Monday, August 4, 2014

More plants setting fruit and some blushing in the hot July weather

July 2014 was unusually hot, with most days in the 80s, and even a week in the high-80s and low-90s. Overnight lows were in the mid- to high-50s. When temperatures started heating up, I removed the black plastic over the tomato beds, and as the days got hotter, the plants really took off.

On July 10th I planted the last of the seedlings, putting two each of the Big Isis Candy and Mini Cherokee Purple in the second tomato bed. The plants were about 12-15" tall, so I buried the roots and most of the stem in a shallow trench angled up, so only about 6" was above ground. I also planted one seedling each of Spudakee and Black and Red Boar, but they were only about 6" tall, so only their rootballs were buried leaving 5-6" above ground. I added a sprinkling of Mycorrhizal Fungi to the roots of each plant then fertilized with Tomato-tone and watered deeply.

By July 7th all 15 plants planted in early June had set fruit, over 121 total not counting the 100+ fruit on the Sungold. By July 16th, they had set 221 fruit, again not counting the fruit on Sungold. Sun Sugar had set the second highest number with 52 fruit, still way behind Sungold. While the earliest fruit on Sungold started blushing by June 25th, the earliest fruit on Sun Sugar did not start blushing until July 16th. The flavor was very sweet, similar to Sungold's. Both plants were planted from 1 gallon containers, but the Sungold gets several more hours of sun compared to the Sun Sugar. Even tomatoes believe in location, location, location!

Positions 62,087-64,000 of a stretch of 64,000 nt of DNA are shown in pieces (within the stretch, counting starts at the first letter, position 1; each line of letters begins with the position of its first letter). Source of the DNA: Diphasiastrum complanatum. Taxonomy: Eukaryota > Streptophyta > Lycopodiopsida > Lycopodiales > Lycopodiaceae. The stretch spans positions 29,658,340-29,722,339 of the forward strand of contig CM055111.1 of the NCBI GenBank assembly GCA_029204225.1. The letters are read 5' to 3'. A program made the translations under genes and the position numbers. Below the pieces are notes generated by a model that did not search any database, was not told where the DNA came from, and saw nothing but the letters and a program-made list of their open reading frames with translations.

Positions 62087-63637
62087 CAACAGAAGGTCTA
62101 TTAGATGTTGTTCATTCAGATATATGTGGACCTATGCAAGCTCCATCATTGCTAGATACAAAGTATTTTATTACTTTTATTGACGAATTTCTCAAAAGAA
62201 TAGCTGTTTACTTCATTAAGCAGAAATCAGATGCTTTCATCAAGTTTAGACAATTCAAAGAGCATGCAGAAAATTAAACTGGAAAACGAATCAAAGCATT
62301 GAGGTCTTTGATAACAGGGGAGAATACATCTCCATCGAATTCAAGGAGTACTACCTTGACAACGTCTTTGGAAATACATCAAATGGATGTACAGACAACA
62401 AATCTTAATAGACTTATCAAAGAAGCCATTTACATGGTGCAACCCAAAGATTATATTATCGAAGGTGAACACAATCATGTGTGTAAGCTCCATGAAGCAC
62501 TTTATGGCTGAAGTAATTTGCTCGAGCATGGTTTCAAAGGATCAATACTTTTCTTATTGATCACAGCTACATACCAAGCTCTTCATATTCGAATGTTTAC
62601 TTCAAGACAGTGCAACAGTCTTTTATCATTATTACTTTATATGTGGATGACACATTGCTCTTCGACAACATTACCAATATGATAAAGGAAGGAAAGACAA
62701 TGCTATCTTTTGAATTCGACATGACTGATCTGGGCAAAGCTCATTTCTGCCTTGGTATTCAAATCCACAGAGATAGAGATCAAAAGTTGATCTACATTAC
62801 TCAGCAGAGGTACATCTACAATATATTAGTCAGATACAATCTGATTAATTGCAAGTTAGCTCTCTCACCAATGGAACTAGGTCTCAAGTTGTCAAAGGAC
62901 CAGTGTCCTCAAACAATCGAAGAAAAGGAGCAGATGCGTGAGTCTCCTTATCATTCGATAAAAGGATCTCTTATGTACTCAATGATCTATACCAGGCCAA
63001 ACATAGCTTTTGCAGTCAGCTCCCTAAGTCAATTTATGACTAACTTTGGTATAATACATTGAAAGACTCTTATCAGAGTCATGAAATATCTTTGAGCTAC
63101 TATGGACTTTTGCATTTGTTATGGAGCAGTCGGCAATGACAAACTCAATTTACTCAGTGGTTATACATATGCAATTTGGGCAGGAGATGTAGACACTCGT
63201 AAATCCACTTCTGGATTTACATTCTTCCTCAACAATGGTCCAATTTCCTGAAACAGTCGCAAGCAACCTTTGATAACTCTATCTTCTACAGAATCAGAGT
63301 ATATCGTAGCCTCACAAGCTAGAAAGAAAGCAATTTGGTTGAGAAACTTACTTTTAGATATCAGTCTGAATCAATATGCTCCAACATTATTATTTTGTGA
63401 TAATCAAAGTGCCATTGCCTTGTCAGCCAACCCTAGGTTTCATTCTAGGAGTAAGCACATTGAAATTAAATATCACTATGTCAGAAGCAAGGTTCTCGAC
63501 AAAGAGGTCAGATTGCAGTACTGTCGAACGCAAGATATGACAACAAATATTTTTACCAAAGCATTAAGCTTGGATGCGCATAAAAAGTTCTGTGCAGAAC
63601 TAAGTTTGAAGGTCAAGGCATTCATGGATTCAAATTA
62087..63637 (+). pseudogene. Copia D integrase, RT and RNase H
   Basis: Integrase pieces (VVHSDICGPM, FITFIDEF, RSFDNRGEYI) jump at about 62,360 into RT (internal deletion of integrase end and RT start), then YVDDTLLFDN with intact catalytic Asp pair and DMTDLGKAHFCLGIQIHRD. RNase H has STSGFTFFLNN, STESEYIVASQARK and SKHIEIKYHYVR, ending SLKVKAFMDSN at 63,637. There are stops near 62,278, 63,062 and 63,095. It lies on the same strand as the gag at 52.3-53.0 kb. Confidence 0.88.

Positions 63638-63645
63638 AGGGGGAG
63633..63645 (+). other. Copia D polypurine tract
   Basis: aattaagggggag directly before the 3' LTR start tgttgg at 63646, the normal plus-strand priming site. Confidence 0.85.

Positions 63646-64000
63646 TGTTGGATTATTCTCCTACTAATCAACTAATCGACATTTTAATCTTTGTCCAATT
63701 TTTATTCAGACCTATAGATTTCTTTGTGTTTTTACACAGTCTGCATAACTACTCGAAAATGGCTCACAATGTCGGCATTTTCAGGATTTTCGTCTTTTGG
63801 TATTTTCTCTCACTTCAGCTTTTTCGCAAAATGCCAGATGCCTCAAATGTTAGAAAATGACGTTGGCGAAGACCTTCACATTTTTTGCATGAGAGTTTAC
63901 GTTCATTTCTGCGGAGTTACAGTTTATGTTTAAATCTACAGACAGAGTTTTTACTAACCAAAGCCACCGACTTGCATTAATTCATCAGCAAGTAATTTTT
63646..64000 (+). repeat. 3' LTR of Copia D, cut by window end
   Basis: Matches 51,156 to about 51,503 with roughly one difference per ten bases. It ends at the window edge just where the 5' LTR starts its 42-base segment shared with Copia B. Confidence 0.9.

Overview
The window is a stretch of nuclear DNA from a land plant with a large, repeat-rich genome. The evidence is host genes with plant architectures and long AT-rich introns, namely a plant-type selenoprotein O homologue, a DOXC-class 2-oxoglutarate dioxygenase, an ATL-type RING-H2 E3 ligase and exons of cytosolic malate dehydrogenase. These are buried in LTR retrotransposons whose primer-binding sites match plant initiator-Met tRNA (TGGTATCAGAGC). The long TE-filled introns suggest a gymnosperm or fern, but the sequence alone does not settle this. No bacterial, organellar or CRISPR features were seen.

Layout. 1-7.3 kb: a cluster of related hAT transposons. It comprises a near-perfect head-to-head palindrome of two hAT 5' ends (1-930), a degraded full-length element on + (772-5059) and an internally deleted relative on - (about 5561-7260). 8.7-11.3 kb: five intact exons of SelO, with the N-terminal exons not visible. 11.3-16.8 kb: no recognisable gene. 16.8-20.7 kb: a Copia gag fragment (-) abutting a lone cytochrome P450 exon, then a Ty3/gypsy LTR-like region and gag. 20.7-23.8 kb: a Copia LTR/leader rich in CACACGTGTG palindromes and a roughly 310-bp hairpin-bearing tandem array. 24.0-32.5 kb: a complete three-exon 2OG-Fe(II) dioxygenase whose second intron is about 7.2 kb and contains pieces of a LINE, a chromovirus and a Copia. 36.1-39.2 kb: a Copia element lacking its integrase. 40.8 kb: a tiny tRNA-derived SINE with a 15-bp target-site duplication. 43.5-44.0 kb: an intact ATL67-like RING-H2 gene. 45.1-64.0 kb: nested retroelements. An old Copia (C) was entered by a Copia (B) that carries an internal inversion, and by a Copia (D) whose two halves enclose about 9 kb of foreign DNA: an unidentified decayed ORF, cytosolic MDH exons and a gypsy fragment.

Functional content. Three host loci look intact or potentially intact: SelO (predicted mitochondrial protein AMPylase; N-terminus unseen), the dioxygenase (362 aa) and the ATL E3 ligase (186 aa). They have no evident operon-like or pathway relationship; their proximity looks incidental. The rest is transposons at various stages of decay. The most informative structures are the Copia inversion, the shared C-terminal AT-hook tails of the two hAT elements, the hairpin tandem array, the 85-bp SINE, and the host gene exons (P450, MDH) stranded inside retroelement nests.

Fruit on Sun Sugar blushing on July 16th

Matt's Wild Cherry and Chadwick had the next highest fruit set by July 16th, with 30 and 29 fruit respectively. Matt's Wild Cherry were already red-orange by July 16th while the earliest fruit on Chadwick did not start blushing until July 28th. The tiny 0.1 oz. (1/2" in diameter) Matt's fruit were delicious, with a very strong tomatoey flavor, while the 0.7-0.8 oz. Chadwick fruit had a much milder, somewhat acidic flavor. I will definitely save seed and grow the Matt's Wild Cherry in the future. However, unless the Chadwick's flavor improves later in the season, it will not be making my short list for next year.

Fruit ripening on Matt's Wild Cherry by July 16th

Fruit on Chadwick started blushing on July 28th

The next most prolific plant, with 23 fruit set by July 16th, was supposed to be Japanese Trifele Black. However, the fruit forming did not have the characteristic pear shape of JTB, so I suspected it was something else. In any case, it is definitely an extra early variety since it started blushing on July 16th.

Fruit on the Not JTB started blushing on July 16th

By July 28th more fruit had also begun blushing and ripening on the Not JTB

Most of the Not JTB fruit have a starburst pattern on the blossom end, so it might be Glacier. Many images of Glacier show a similar starburst pattern. I've never grown Glacier before, but I grew Kimberley in 2012, and the fruit on Kimberley are not quite as round and usually have a pointy edge. Of course, that was in 2012 when we had a much colder summer, so the pointy end may have been a product of the cold weather. In any case the Not JTB flavor was very similar to the mild flavor of the Chadwick and the Kimberley I grew in 2012.

Of the other cherry varieties, Black Cherry and Isis Candy had only set 12 and 10 fruit, respectively, by July 16th. The earliest fruit on Black Cherry started blushing by July 25th, but the Isis Candy still had no fruit blushing by the end of the month. 

Of the larger varieties the Jet Star had set the most fruit, 17 fruit by July 25th. The largest fruit were about 4-4.5" in diameter, and the earliest fruit started blushing by late July. 

The earliest 4" fruit started blushing on Jet Star on July 28th